I’m working on a project where I’m having to codify some of my thoughts on the rise of the data security markets, and I’m lumping in application security since I consider the line between those two disciplines far grayer than we usually admit.
This is one of those great projects where I get to reuse a lot of material I’ve already posted (like the Data Security Lifecycle), and finally codify some things I’ve been talking and thinking about that I haven’t had the time to post yet.
Here’s the introduction; designed to explain the rising importance of data security markets to a business audience. The last line is a prediction I’ll highlight for the attention-deficit crowd:
Data and business application security will drive most of the new growth of the security market over the next 3-5 years.
Nothing Earth-shattering, and probably common sense to many of you, but you might find this good fodder to help explain the rise of data security to your non-security folks. At some point I need to convert some of this into real numbers, if I can.
The Rise Of Data Security
Over the past few years we”ve seen a dramatic shift in the electronic threats faced by business and government, but only minor shifts in how organizations protect themselves. In the early days of the Internet, most attackers were mere experimenters or vandals, exploring connected systems and leaving behind the virtual equivalent of graffiti. The most damaging attacks tended to be worms or viruses that disrupted the ability to do business without materially affecting enterprise assets on the back end. The information security industry responded with tools focused on easing this immediate pain, securing the electronic perimeter and filtering out this bad traffic. The practice of “Information security” degraded to mere “network security” with a dash of “host security”. Products such as firewalls, IDS, and antivirus came to dominate the security market. This was a logical response to the disruptive risks at the time- attackers focused on damage and disruption using the network as the primary avenue of attack, and the industry responded with tools and technologies to keep systems running and carry out business.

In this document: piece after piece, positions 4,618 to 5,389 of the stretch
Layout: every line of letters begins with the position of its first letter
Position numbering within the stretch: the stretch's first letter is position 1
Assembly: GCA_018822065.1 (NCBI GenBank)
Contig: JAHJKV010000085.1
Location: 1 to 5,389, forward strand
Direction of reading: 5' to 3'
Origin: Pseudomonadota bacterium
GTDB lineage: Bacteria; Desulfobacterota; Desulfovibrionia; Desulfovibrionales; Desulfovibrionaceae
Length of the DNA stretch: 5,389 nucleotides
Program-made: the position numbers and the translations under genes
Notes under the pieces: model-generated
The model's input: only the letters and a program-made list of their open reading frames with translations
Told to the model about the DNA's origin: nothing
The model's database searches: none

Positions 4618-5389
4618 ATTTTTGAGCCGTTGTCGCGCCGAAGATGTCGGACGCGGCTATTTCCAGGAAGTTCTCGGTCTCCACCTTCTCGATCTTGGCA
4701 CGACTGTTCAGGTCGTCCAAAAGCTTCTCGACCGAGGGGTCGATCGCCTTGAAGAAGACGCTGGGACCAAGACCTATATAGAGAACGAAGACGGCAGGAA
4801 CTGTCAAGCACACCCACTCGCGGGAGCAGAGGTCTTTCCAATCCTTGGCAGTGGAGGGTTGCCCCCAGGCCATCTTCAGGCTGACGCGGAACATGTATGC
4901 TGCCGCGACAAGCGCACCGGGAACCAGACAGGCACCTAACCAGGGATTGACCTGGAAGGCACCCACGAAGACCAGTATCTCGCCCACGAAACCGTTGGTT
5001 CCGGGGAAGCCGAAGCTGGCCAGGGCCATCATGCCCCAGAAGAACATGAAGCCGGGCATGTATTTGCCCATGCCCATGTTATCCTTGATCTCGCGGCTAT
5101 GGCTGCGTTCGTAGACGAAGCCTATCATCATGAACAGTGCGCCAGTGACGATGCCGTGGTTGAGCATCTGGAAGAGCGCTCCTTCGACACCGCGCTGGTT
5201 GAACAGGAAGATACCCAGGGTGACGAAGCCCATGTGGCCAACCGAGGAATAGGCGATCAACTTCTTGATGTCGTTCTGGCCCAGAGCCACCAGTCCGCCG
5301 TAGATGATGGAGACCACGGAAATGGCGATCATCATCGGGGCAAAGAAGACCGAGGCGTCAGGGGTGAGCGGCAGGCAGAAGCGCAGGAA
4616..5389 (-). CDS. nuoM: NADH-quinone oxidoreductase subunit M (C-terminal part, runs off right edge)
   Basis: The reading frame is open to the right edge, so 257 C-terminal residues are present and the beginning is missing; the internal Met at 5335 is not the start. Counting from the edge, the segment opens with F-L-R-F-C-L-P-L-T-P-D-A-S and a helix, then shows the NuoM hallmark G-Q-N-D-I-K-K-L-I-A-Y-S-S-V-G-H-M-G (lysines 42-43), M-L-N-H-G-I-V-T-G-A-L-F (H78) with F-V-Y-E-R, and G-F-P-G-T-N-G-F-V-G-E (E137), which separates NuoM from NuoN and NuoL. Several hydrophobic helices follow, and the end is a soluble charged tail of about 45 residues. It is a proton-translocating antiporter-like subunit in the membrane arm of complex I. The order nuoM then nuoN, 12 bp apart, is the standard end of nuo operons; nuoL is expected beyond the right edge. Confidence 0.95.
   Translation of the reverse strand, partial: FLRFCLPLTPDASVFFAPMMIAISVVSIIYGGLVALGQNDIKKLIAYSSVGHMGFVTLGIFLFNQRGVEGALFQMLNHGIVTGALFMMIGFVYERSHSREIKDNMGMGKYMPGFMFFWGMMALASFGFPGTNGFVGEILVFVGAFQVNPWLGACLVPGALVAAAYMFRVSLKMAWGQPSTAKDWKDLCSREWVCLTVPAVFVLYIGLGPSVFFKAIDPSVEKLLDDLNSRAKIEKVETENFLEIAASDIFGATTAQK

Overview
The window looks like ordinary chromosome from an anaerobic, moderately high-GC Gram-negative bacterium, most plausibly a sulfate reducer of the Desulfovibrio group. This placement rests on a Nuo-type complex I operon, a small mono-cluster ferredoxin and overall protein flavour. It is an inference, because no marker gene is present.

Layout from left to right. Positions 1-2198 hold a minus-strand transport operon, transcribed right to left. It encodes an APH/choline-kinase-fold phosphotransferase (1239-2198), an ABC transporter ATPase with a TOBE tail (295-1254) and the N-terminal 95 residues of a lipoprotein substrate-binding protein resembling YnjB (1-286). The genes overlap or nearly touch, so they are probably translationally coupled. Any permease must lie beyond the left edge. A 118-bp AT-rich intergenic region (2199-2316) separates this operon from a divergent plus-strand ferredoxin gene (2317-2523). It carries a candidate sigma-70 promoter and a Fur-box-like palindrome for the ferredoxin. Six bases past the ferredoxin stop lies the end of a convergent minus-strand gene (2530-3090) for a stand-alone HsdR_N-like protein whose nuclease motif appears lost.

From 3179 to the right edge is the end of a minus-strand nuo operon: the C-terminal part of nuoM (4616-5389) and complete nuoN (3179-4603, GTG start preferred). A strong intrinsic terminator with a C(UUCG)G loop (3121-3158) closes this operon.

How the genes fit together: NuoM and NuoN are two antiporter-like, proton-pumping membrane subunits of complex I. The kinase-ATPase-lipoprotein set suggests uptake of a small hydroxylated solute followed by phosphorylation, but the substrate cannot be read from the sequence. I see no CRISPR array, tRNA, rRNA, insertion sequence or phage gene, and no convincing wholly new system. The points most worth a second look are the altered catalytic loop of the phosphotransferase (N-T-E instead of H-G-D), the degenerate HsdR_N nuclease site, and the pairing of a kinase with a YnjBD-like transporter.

Beginning around five years ago the main threats began developing away from the attacks of the 1990s and focusing on profitable crime as opposed to mindless vandalism, but our approach to security failed to respond in kind. True, profitable cybercrime always existed, but it only became more common than experimentation and vandalism relatively recently. This is a natural evolution driven by three factors:
Increased skill among attackers and a sufficient talent pool of technically proficient individuals willing to break the law.
A growing volume of financially valuable data online- primarily personal data and corporate intellectual property.
Development of criminal markets to facilitate conversion of this data to money.
Bad guys now have effective skills, something to steal, and a place to sell it.
Most of this crime occurs under the covers, outside the public eye. In many cases it’s because enterprises lack the fundamental capability to detect these attacks. In other cases, as opposed to a business outage that”s difficult to hide, organizations see no reason to publicize that they”ve become victims of crime, potentially putting their partners and customers at risk.
Network security is very successful at limiting the risks it was developed for, but the environment has changed, and new tools and techniques are needed.
These failures have been highlighted over the past 2 years by a combination of regulatory changes and a series of dramatic breaches. Since the passing of the California breach notification law in 2003 (SB 1386) there have been hundreds of reported disclosures of private information- over 500 in 2006 and 2007. The Sarbanes-Oxley act in the United States and similar laws in other nations have highlighted the importance of securing corporate financial data. The Payment Card Industry Data Security Standard (PCI-DSS) requires companies to better protect credit card data to limit financial fraud. Over 34 U.S. states and Japan have passed breach notification laws similar to California’s, with more nations expected to follow (Australia is in active debate). Other notable laws (mostly in the US) include HIPAA for healthcare, and the Gramm-Leach-Bliley Act for financial services. On the breach front, companies such as SAP and Oracle are ensnared in major industrial espionage lawsuits (Oracle vs. SAP) and nary a day passes without a new headline of supposed Chinese hackers stealing state and industrial secrets from western nations.
The combination of the increase in cybercrime, changing regulations, and public exposures is increasing the attention and resources dedicated to data security. Over the next three years it’s expected that data security issues (and the related application security) will account for over 60% of new enterprise security spending- this includes spending on new technologies, and excludes maintenance of existing technologies such as firewalls and antivirus, which account for most current security costs. Data and business application security will drive most of the new growth of the security market over the next 3-5 years.